Along those same lines (but with a very different British childhood experience), check out this title, From Middle England: A Memory of the Thirties by Philip Oakes (1980) which is another very witty childhood recollection, this time of growing up in an English boarding school.
(Other boarding school stories which are not very demanding reading but would still be fun include Mallory Towers series from Enid Blyton…)
Oh, almost forgot this one: The Railway Children – Edith Nesbitt (1906). (Lots of jolly hockey sticks, how dashing, old thing, perhaps a midnight feast or two, and lashings of ginger beer…)
For a great summer read, you certainly can’t go wrong with Laurie Lee’s classic, Cider with Rosie (1959) (pre-blog) followed up with its sequel of sorts, As I Walked out one Midsummer Morning (1969).
For an American perspective of growing up, perhaps you’d like the play, Brighton Beach Memoirs (Neil Simon (1984), which details the childhood of a funny young man as he navigates those teenaged years on the East Coast during the 40’s… 🙂
(That reminds me: if your community has any local plays, serious or otherwise, they can be really fun to attend and it’s great to see (probably) local volunteers acting their hearts out. Just go with a generous spirit… 🙂 )
Moving into a slightly older age group with the characters’ lives, I’d suggest Seventeen – Booth Tarkington (1914) which covers a gently humorous approach to the tragedies and fragile joys of having your first love. (This is a U.S. book, but the feelings are universal.)
For a complete change of pace but still linking with the topic of coming-of-age/young people, I rather think that Lucy Knisley’s graphic novels have a summer-y feel to them: Displacement and French Milk seem warm-weather to me… Or what about An Age of License: A Travelogue or even her first book Relish?
This leads me to funny (or what I think are funny) books. Have a try at some of these if you’d like to have a good laugh (assuming you have a similar sense of humor as I do):
The Jerome book is in a diary format with short entries, and if you’re in the mood for some good and pretty funny epistolary (journal/letter format) reading, I can suggest the absolutely gorgeous read, Letters from New York – Helene Hanff (1992).
More diary joy resides in The Country Diaries: A Year in the British Countryside (Alan Taylor (ed.) (2009)) which, just as it says on the tin, covers a whole calendar year of real diary entries about rural living in England from people through history up to the present. An excellent read, and great for picking and putting down, should the summer temperatures affect your concentration…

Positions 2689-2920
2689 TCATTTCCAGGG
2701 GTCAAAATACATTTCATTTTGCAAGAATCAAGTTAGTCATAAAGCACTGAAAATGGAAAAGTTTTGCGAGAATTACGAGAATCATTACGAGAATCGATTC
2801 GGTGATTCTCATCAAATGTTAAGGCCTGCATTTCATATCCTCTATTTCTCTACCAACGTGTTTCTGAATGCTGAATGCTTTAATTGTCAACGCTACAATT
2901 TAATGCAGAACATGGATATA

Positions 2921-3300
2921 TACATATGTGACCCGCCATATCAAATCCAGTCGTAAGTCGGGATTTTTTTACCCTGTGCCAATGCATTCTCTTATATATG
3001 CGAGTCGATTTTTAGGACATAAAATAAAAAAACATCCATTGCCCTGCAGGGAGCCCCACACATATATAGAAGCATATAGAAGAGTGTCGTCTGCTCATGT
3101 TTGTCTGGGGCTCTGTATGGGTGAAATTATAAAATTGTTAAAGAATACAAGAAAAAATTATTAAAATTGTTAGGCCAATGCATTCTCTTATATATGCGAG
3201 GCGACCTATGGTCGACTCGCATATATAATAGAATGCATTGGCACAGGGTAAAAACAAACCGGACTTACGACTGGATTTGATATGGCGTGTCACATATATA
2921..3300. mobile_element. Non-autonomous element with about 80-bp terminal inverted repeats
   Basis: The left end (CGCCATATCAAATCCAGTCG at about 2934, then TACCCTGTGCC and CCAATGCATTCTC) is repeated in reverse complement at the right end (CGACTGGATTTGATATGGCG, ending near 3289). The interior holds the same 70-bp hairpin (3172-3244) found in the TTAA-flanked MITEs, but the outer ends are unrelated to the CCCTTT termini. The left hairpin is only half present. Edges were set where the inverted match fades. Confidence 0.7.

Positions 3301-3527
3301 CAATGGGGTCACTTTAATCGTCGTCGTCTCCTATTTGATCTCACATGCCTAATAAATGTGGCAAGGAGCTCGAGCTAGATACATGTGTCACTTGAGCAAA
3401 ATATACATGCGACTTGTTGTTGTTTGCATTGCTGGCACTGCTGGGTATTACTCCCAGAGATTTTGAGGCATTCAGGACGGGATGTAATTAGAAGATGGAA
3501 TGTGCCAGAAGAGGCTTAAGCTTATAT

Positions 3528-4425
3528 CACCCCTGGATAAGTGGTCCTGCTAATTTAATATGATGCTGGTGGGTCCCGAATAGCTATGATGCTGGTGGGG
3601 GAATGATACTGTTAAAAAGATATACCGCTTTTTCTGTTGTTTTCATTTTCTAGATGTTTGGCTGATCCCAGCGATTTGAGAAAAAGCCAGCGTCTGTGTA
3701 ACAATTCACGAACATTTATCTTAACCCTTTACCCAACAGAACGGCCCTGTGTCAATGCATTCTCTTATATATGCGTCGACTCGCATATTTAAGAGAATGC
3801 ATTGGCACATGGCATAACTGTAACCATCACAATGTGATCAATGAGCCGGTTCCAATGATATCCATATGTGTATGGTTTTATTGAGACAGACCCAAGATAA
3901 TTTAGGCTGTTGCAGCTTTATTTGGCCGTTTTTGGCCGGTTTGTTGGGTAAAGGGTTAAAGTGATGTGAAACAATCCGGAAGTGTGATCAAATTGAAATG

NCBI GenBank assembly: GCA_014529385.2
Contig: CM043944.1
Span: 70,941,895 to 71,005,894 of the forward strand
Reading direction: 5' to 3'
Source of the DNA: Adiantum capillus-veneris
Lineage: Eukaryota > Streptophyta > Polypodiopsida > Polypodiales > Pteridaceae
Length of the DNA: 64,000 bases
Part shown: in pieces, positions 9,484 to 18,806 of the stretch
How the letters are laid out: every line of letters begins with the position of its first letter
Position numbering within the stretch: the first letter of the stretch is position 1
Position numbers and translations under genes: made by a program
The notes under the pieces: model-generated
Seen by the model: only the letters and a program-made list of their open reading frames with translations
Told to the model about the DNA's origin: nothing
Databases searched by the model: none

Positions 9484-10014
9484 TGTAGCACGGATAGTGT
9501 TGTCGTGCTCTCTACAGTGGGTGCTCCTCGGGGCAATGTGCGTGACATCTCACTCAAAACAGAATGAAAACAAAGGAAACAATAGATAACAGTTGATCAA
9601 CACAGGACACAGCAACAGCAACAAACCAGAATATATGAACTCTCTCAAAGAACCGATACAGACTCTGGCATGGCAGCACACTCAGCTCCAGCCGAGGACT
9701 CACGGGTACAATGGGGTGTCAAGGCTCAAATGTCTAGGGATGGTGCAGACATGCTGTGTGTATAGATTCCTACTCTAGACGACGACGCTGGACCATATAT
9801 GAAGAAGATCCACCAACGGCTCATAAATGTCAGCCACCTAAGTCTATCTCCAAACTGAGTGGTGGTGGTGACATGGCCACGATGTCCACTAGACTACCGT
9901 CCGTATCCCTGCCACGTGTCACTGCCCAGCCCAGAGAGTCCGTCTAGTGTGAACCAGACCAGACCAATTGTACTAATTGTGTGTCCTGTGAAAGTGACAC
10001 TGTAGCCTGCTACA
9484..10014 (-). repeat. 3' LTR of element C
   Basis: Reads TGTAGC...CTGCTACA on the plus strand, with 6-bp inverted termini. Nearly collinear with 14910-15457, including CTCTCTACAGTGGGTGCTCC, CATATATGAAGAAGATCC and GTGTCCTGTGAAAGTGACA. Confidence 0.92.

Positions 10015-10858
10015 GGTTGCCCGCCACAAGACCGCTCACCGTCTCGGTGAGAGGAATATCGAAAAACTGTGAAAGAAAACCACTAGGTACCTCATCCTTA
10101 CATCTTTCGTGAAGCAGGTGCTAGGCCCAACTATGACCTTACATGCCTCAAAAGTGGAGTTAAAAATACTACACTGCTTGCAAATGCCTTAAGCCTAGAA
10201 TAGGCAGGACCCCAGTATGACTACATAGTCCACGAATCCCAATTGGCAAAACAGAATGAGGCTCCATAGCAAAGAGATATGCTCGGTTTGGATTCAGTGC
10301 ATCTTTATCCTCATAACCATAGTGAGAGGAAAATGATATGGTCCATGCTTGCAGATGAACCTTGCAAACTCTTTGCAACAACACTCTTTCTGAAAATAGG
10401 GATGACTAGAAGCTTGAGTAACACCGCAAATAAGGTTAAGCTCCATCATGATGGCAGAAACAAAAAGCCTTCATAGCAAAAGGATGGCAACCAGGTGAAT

(You could also try The Assassin’s Cloak: An Anthology of the World’s Greatest Diaries edited by Irene and Alan Taylor. More of the same except broader in scope — a much longer read from a wider selection of sources…)
And Alan Bennett’s The Uncommon Reader (2007) had me nodding with agreement as he talks about how the Queen of England discovers the joy of reading… 🙂
Some other authors with lots of titles that don’t particularly need to be read in order (because – summer!) and that are just plain good and perfect for hot days:
And then don’t rule out the older titles for they also can be great. For example, the long novella/short novel, Ethan Frome (Edith Wharton 1911) is a great read packed with lots of things to think about during and post-reading.
Christopher Morley is a US author, but if you’ve not heard of him, never fear. He’s available on Project Gutenberg and elsewhere, and for just a plain good read of a book about the joys of books and reading, look no further than Parnassus on Wheels and The Haunted Bookshop . *Perfect* for bookie people, these may very well bring tears to your eyes as they are so gorgeous…
English author, T. H. White, is more known for writing about King Arthur and his men, but he does have a gorgeous and poignant back list title called Farewell Victoria (1933) which is a novel following the life of an older character who is struggling to keep up with the process of time at the turn of the twentieth century. (He wasn’t the only one, naturally, as there were/are whole generations with the same struggle.)
I’ll make a break here, but watch out for the non-fiction-heavy book list of suggested summer reading coming soon.
In the meantime, what are your recommendations for some hot weather reading?
ETA: I’ve just noticed that this list of recommendations has very few POC authors or topics in this. I’ll get that addressed soon as there’s a ton of good reads in that category as well…
So minor thought here: did the author’s mum and dad mean to leave the “n” out in the middle of his name? Or is this a name that is specific to an geographic area? Personally, I would blame it on poor handwriting for the birth certificate….. 🙂